A guilty plea can lead straight to sentencing, or the sentencing may be adjourned to a later date. The sentencing is where the judge decides on the appropriate penalty. The accused is always asked if he or she would like to speak.
According to Section 606(1.1) of the Code a guilty plea requires admitting the facts that form the basis of the charge or charges before the court. In some cases, the Crown and defence may jointly ask for the same sentence – this is called a “joint submission”. In other cases the Crown and defence may disagree on the sentence resulting in both parties asking the judge for completely different sentences. In the end, it is up to the judge to impose the sentence.
6. Elections and Preliminary Inquiries
All crimes fall within one of the following categories. These categories include summary conviction offences, indictable offences, or dual procedure or “hybrid” offences. These offences differ significantly in the seriousness, mode of trial, sentencing and appeal procedure.
If the charge is prosecuted by indictment the accused will usually have a choice as to the method of trial. The options are:
1. Provincial court judge sitting alone;
2. Queen’s Bench justice sitting alone; or
3. Queen’s Bench justice sitting with a jury.
There are rules for changing an election. If no election is made, the trial will be by judge and jury. If two or more people are charged together, and make different elections, the court will record the “higher” of those two elections, and both accused will be tried the same way.
8. The Trial
Trial procedures are different for “summary” offences than they are for “indictable” ones. Procedures for summary trials are set out in Part XXVII (27) of the Criminal Code.
Running a trial can be a very complicated. If you are the accused person, the most important thing to remember is the final objective: demonstrating to the trier of fact that there is a reasonable doubt whether you committed the offence, as charged.
A typical summary trial is held in a provincial court courtroom, with very few people present – unless the matter is a high profile case. During the trial their will be a judge, a crown prosecutor, an accused person with or without a lawyer, a court clerk, a deputy sheriff and possibly non-witness spectators. People who are going to be witnesses are usually kept outside of the courtroom to make sure they are not influenced by what others say before them.
Procedurally the prosecution calls its witnesses first. Each witness is brought in, swears an oath on a bible or makes a solemn affirmation to tell the truth. The witness is then questioned by the prosecutor. The defence then has opportunity to cross-examine each of the Crown witnesses.
When all the prosecution witnesses have testified, the Crown closes its case, and the defence has an opportunity to call evidence, if they wish. Calling evidence is sometimes a difficult decision and, before deciding, the defence needs to determine if the Crown’s evidence was sufficient to warrant the calling of evidence.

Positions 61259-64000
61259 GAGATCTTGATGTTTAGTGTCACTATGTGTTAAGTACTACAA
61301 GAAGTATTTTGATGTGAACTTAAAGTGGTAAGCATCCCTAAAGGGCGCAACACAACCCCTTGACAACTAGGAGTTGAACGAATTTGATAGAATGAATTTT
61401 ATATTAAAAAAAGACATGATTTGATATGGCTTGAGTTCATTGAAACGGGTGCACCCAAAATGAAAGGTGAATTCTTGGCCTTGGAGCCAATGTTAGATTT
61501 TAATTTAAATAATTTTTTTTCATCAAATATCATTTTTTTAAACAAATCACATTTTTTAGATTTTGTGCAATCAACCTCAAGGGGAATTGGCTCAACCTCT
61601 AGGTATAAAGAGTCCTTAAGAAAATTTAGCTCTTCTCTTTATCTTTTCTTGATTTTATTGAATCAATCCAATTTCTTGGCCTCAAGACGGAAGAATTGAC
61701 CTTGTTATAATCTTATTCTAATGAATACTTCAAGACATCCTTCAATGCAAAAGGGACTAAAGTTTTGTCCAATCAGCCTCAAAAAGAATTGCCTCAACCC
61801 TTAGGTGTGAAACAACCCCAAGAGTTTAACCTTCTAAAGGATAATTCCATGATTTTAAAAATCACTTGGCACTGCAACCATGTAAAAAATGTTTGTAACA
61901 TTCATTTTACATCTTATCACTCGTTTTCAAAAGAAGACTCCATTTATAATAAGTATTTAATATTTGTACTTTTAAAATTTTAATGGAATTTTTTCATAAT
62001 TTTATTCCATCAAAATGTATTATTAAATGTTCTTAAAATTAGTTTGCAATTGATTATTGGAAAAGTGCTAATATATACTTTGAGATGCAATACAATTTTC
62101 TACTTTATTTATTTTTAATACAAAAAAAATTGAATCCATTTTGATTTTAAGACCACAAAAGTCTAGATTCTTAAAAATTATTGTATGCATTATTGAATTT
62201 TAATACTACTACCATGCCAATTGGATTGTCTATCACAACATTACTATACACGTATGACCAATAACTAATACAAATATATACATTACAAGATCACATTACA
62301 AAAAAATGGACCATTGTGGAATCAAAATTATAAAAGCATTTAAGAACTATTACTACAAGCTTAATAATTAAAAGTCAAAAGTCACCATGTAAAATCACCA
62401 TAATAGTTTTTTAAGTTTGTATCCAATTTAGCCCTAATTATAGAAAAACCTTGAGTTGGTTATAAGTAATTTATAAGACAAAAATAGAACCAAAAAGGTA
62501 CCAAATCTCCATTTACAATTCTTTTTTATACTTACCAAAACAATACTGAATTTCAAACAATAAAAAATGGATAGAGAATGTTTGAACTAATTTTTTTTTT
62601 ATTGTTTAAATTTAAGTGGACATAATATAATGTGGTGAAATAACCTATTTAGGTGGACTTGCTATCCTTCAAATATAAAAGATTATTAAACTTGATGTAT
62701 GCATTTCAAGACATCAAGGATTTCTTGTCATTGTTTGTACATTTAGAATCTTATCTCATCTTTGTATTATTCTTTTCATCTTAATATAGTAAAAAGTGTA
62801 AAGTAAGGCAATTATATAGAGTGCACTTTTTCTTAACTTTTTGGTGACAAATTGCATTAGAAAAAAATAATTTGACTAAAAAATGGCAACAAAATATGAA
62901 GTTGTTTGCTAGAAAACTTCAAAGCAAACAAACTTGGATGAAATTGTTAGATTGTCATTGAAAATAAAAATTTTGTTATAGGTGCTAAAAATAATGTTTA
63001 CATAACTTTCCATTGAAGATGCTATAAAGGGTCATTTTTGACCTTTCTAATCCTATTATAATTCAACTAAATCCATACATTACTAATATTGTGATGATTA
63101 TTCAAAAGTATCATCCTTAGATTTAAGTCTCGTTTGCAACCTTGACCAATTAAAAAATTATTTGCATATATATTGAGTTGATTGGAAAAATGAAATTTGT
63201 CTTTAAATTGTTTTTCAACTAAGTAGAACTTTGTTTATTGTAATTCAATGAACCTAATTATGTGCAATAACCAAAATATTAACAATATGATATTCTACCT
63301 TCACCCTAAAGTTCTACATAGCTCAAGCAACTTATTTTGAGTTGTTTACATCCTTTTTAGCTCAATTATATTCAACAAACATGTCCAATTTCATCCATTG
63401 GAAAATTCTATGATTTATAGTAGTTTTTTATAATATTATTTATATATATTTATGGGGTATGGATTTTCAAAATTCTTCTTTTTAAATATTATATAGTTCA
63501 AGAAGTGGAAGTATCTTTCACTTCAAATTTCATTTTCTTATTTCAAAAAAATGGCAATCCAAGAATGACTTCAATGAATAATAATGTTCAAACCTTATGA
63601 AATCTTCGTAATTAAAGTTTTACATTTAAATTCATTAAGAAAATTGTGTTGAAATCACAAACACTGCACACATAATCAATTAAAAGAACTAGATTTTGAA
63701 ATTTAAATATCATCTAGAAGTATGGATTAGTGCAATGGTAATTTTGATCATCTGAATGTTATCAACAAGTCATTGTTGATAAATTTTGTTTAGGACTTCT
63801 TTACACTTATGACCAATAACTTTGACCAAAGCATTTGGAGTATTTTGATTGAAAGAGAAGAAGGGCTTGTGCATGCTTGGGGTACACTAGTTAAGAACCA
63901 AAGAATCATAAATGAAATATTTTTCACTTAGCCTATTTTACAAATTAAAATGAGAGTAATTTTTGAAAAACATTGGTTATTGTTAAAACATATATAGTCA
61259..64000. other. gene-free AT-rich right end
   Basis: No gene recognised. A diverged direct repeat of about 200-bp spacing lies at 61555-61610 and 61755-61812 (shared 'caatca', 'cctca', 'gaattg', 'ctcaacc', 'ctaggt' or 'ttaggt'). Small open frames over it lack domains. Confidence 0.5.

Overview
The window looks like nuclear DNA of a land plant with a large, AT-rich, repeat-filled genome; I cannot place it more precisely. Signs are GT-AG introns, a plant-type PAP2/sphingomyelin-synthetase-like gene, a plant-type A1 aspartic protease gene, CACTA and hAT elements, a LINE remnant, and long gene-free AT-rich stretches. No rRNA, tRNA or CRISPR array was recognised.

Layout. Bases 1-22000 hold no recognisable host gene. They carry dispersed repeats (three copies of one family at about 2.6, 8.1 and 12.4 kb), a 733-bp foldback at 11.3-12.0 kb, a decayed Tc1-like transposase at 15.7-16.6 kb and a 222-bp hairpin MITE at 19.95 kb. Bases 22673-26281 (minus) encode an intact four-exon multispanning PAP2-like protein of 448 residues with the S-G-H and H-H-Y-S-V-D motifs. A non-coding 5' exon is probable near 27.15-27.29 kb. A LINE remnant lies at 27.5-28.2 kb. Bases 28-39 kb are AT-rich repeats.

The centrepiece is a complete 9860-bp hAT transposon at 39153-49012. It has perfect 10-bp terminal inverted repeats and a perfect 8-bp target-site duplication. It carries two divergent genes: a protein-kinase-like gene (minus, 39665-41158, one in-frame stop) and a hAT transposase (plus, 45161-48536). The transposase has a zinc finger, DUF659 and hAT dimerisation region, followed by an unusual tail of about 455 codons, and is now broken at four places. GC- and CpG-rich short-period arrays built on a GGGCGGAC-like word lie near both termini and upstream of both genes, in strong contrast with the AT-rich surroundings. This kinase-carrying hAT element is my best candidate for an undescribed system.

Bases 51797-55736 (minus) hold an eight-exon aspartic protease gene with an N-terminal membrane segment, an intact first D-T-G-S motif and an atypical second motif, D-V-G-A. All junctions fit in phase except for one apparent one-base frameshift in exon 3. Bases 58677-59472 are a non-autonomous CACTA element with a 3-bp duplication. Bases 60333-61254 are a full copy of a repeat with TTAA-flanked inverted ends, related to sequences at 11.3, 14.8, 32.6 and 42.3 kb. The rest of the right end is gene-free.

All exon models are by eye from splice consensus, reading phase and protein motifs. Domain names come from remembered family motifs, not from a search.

Once all the witnesses have testified, the normal procedure is for the judge to ask the Crown and defence to make final arguments. Following final arguments the judge decides whether the accused should be found guilty or not guilty.
11. What is an Assault?
Assault is defined by section 265 of the Criminal Code of Canada.
An assault usually occurs when a person directly or indirectly applies force intentionally to another person. An assault can also occur when a person attempts to assault another or threatens to do so without the consent of the other person. An injury need not occur for an assault to be committed. The force used must be offensive in nature with an intention to apply force. An accidental application of force is not an assault.
12. Domestic Violence Court
In Saskatchewan the Provincial Court has separated domestic matters in an attempt to address the significant number of matters involving domestic disputes leading to criminal charges.
Brian handles nearly 100 new domestic violence matters per year, and can assist you with the process as an accused, victim or witness.
Information regarding Domestic Violence Court is provided on the Saskatchewan Law Courts’ website and reproduced:
The DVC is a therapeutic court that addresses domestic violence and offers the Domestic Violence Court Treatment Option. The DVC Treatment Option allows those who are willing to take responsibility for their actions, who elect to plead guilty, and who will receive a non-incarceratory sentence, to complete a counseling program for domestic violence and address any substance abuse problems they may have.
Individuals will not be sentenced until after they have had a chance to complete the DVC Treatment Program, and if they meet the requirements of the DVC Treatment Option, the individual will receive a reduced sentence. Participation in the DVC Treatment Option is voluntary, and individuals have the right to plead not guilty, or to choose not to participate in the DVC Treatment Option. Individuals who do not participate in the DVC Treatment Option will proceed as they would though the regular court system.